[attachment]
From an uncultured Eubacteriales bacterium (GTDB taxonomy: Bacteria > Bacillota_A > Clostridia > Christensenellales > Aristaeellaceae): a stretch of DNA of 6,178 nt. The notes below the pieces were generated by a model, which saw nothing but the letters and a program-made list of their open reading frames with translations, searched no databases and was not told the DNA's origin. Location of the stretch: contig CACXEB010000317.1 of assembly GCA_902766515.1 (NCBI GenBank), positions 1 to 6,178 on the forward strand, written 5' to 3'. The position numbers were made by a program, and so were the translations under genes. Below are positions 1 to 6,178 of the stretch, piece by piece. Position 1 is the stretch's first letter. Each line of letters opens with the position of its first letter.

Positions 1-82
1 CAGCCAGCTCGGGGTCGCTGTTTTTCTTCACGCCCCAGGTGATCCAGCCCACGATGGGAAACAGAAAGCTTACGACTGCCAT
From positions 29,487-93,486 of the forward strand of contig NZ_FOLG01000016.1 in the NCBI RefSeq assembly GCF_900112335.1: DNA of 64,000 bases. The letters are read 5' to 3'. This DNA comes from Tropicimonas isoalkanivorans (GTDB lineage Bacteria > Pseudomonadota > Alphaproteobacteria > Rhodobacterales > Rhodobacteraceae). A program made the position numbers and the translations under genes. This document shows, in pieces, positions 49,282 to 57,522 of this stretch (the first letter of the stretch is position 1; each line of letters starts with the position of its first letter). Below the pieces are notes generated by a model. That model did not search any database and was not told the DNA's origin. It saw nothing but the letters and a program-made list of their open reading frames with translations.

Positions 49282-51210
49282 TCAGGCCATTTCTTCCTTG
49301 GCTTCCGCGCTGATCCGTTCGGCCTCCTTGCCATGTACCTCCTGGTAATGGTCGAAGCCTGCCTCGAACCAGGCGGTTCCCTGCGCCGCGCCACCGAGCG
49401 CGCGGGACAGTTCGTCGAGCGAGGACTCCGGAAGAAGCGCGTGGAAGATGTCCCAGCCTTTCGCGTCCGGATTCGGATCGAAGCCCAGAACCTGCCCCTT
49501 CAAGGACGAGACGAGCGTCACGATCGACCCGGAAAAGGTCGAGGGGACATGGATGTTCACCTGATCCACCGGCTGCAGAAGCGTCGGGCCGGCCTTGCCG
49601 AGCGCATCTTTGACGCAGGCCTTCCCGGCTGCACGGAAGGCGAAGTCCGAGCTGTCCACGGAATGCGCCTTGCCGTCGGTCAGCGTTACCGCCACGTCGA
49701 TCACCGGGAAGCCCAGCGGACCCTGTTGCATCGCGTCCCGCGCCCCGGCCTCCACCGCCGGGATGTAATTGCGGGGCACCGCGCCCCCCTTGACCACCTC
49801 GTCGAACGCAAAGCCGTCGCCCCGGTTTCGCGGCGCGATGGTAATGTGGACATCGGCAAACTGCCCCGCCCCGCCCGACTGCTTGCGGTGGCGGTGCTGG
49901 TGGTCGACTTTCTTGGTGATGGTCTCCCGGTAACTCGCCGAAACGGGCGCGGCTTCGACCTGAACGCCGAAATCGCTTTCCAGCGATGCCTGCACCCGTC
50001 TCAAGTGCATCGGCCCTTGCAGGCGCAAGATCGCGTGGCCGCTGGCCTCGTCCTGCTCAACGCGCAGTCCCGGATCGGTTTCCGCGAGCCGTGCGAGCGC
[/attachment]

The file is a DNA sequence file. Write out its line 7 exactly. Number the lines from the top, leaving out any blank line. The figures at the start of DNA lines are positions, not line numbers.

49301 GCTTCCGCGCTGATCCGTTCGGCCTCCTTGCCATGTACCTCCTGGTAATGGTCGAAGCCTGCCTCGAACCAGGCGGTTCCCTGCGCCGCGCCACCGAGCG